A break-even analysis is used to determine how long you would need to live to make deferring your benefit worthwhile. If you delay taking Social Security retirement benefits and pass away before the breakeven point, you will have collected less by having waited. On the flip side, if you take benefits early, and live a long life, the cumulative benefit you collected may be hundreds of thousands of dollars less than if you waited.
Consider the following example: An individual is deciding between the following A) $1,500 per month at age 62 B) $2,000 per month at age 66 and C) 2,640 per month at age 70. The cumulative benefits received for each scenario are expressed in the chart below:
This individual has a breakeven age of 77.9 when comparing taking benefits early to full retirement age benefits, a breakeven age of 82.4 when comparing full retirement age benefits to delayed benefits and a breakeven age of 80.5 when comparing early benefits to delayed benefits.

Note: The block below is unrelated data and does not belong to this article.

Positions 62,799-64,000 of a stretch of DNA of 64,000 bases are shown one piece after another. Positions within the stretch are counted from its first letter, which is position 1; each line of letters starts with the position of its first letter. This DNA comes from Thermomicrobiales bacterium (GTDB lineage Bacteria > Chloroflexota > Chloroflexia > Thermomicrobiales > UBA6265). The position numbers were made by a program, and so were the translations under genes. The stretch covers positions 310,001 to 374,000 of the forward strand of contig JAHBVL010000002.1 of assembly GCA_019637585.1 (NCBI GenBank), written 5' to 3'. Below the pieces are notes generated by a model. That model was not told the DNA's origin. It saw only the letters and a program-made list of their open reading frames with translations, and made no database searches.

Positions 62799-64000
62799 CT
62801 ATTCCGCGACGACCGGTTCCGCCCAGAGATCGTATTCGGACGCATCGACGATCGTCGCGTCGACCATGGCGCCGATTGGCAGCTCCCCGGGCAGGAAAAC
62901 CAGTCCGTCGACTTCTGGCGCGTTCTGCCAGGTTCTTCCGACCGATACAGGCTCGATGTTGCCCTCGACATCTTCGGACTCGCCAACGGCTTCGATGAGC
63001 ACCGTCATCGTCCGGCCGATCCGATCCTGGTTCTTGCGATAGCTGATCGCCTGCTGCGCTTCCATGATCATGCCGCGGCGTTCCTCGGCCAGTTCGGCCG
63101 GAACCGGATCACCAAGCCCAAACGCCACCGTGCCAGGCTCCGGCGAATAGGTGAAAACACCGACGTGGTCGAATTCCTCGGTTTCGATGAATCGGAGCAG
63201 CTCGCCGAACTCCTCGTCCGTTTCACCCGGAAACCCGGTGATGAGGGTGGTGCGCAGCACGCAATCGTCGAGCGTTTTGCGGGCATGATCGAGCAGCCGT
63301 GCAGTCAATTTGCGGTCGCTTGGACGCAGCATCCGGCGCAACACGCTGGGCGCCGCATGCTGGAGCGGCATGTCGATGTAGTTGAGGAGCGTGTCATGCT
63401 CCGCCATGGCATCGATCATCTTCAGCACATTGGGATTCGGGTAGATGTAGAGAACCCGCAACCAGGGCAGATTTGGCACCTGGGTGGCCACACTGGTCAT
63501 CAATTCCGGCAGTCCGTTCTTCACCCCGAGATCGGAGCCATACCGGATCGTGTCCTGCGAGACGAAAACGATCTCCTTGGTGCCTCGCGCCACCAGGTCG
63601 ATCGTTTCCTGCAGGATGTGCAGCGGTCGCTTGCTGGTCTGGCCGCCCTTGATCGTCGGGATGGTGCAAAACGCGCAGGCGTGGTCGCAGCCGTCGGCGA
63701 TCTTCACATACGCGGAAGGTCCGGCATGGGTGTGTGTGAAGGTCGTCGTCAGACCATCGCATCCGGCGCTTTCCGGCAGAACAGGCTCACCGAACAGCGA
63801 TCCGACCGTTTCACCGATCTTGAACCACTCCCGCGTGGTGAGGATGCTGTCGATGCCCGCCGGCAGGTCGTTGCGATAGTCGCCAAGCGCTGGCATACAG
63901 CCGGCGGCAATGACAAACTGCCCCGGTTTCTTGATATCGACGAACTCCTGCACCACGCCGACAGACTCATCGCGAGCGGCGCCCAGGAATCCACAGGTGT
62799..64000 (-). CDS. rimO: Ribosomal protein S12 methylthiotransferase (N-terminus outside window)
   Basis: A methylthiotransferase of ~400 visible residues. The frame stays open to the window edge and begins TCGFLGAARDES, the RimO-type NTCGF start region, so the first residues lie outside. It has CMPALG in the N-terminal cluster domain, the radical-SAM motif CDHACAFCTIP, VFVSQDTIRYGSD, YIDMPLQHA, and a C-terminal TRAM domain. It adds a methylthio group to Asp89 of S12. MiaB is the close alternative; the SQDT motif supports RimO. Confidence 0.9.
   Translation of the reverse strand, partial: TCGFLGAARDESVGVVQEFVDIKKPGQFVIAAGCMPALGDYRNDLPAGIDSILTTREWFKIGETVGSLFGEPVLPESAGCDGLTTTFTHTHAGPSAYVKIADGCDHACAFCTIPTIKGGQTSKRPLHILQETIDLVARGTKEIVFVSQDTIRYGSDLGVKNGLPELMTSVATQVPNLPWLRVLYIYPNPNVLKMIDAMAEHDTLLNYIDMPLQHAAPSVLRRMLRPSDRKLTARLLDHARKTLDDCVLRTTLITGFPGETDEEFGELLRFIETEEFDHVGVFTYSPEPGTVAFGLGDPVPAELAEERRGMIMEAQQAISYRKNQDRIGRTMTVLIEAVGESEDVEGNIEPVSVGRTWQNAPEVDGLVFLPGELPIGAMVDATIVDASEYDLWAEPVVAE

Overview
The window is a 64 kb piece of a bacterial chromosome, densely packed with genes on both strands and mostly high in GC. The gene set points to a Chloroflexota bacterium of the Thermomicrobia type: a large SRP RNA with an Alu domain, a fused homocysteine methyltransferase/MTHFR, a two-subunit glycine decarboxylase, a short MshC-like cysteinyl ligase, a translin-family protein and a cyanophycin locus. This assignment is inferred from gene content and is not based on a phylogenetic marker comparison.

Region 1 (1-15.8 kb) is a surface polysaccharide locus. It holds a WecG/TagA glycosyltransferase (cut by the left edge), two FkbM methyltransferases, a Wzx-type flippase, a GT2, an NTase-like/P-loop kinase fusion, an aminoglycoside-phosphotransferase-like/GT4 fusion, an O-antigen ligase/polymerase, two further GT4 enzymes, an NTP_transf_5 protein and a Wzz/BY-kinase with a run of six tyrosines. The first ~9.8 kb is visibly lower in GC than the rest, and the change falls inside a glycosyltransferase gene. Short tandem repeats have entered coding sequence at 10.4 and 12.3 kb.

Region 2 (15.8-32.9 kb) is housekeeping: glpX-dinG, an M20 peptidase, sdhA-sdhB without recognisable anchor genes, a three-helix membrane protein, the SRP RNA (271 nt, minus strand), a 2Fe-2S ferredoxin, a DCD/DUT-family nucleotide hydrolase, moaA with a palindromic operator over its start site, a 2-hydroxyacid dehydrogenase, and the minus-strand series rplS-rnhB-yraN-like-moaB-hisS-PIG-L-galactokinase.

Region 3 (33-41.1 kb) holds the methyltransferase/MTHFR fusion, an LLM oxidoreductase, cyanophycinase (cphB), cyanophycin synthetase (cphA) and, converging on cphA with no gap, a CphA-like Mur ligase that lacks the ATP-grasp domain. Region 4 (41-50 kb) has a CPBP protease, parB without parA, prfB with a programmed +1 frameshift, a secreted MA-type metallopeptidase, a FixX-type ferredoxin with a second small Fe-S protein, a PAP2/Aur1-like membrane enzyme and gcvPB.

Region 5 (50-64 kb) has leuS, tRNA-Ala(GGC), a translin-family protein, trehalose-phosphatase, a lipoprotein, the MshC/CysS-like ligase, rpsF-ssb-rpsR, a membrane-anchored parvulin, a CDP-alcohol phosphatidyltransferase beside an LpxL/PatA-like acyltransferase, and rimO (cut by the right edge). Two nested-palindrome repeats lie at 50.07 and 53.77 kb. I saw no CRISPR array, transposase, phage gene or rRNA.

When viewed through a different lens, Social Security can be considered a form of longevity insurance. Moreover, Social Security benefits are adjusted annually for inflation. For these reasons, Social Security benefits continue to be an important cornerstone of retirement, especially as fewer and fewer employers offer traditional pension plans.
To assess the impact of taking Social Security at different ages, one must consider the relationship between their benefit, their spouse’s benefit, and their life expectancy.
For married couples, it is important to keep in mind that when one spouse dies, the surviving spouse will continue to receive their own benefit or their spouse’s benefit, whichever is higher. If the higher earning spouse can wait until age 70 and obtain the maximum benefit, then no matter which spouse dies first, the survivor will continue receiving the maximum benefit for the rest of their life.